Zuri Isak stood at the door to flat 602 (I’d just left flat 601) in a crop top and leggings, curls glossy and loose. Cute, casual. Purposely cute and casual. Zuri wasn’t meant to be here. She was meant to be at her friend Nia’s birthday dinner at Sakura in town. I knew this because there was a social media countdown designed to make people who weren’t invited feel like they were missing out on the Groupon dinner, at a place where sugar daddies took their babies to dinner. Anyway, this was particularly interesting because Nia and Zuri had recently undergone a power shift in their clique whereby Nia had usurped Zuri as Queen Bee by organizing a group trip to Barcelona to stay at her stepdad’s villa over the summer while Zuri was visiting family in Michigan. Nia could have easily reorganized it for when Zuri returned but she didn’t want to do that. It was a power play. A coup. And judging by the light mascara, dab of lip gloss, and smidge of blush — I flicked my gaze over to Fellow Superhuman, only just now noticing that he was holding a bottle of rosé in his hand — something told me that Zuri skipping the birthday dinner to Netflix and chill was also a power play.

Zuri nodded at Fellow Superhero, who definitely wasn’t as lonely as he made out to be. “Hey you! I didn’t hear you knock so thought I’d come check — ”

He smiled at her. It was interesting. Objectively, as a scientist (fuckboiologist and mandemologist), it was different from the smile he gave me. The smile he gave her was mainstream, pop, radio-friendly. The smile he’d given me was the single released after an artist had established themselves, found their voice, could speak directly to their target audience. The smile he’d given me had more R&B to it.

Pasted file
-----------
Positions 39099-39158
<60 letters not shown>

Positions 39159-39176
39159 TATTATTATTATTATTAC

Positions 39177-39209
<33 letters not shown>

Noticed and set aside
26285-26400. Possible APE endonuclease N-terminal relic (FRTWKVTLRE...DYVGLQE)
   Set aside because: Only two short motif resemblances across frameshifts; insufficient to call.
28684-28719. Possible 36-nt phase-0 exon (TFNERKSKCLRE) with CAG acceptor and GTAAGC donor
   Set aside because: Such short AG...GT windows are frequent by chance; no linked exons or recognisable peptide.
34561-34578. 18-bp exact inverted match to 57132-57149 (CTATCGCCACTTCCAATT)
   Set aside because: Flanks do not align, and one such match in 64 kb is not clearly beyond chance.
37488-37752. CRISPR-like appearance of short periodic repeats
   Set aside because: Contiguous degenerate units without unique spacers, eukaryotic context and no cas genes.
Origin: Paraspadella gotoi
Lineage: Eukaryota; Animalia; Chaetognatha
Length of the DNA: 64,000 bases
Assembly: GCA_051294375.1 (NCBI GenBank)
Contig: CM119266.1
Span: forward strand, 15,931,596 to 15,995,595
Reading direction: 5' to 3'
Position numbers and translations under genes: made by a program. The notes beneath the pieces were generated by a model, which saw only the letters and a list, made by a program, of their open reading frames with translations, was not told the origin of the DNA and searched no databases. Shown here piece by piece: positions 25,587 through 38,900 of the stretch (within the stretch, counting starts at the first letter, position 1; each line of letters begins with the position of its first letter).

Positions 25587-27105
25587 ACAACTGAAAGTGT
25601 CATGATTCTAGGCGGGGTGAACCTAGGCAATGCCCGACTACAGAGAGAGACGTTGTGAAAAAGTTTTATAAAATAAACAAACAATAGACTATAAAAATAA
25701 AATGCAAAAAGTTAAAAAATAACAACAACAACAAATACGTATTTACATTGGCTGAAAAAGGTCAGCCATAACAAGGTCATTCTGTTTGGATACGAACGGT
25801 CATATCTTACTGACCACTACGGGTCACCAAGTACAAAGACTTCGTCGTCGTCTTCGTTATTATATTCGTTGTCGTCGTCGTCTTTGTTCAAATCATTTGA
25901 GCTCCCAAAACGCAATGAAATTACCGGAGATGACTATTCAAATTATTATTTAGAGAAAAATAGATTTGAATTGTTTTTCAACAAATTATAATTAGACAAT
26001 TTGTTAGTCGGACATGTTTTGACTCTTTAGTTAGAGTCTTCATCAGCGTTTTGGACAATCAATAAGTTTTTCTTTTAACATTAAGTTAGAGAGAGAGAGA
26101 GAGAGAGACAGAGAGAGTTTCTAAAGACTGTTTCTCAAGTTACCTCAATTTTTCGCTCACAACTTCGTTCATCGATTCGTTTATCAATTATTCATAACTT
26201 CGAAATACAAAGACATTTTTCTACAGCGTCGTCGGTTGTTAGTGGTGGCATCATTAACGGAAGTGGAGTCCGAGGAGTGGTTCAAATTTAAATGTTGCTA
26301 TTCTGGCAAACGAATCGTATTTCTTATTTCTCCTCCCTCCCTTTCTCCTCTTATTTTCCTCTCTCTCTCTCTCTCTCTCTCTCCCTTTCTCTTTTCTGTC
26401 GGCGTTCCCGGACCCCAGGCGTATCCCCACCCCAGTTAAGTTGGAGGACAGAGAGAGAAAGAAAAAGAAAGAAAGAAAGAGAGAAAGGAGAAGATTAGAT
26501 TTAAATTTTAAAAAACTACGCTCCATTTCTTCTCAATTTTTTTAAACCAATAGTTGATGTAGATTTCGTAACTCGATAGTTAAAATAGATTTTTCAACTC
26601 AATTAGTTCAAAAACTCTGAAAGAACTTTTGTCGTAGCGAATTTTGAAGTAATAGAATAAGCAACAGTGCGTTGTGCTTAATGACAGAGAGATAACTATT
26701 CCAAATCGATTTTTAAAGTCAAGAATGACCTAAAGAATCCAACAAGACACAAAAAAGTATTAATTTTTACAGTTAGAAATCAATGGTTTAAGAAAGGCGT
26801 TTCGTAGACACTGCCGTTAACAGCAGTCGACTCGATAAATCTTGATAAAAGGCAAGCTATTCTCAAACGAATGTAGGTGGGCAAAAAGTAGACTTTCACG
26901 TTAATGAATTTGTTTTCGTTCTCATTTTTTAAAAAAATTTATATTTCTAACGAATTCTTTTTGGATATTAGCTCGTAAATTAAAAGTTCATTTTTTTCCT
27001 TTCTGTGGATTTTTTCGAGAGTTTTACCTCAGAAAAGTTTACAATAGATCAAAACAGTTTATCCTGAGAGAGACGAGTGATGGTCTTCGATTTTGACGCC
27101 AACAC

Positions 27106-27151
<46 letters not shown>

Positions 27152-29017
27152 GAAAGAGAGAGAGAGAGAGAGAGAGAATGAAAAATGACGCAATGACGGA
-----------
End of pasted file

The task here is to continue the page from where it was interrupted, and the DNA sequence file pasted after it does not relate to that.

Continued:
He walked toward the open door. “Sorry, the lift took its time — ”

Zuri nodded absentmindedly, throwing her gaze to me, “Hey Kiki, wassup?”

She wasn’t suspicious — I wasn’t a threat; I was never a threat. I was known as The One Who Didn’t Date — but that was precisely why my presence there was curious. I didn’t have a clique and I lived with my best friend. Weren’t nobody for me to visit. I’d thought this through, though. I had an alibi in a girl (not a member of the Black caucus) I had a political communication module with, and who also happened to live in flat 604.

“I was just picking up some notes from Ilana.” I patted my satchel. “Missed a lecture today. Cramps.”

I briefly wondered if the detail was overkill but Zuri had stopped listening halfway through my sentence anyway. Her hand was already curving around Fellow Superhuman’s sturdy arm and she was looking up at him, her long lashes batting. “Cool. Awesome. I’m just ... going over a tutorial too. Can’t wait for your next show!”

She pulled him into her flat, but not before he threw me an inscrutable look. I shook my head, smiled, and pressed the lift button. Yeah, something was gonna be studied that night. A relief, really. My understanding of fuckboiology had fallen out of whack for a second. It was nice to have it reset. Whoever he was, he was just like the rest. That was comforting.

Excerpted from Honey & Spice by Bolu Babalola. Copyright © Bolu Babalola 2022. Reprinted with permission from William Morrow, a division of HarperCollins Publishers.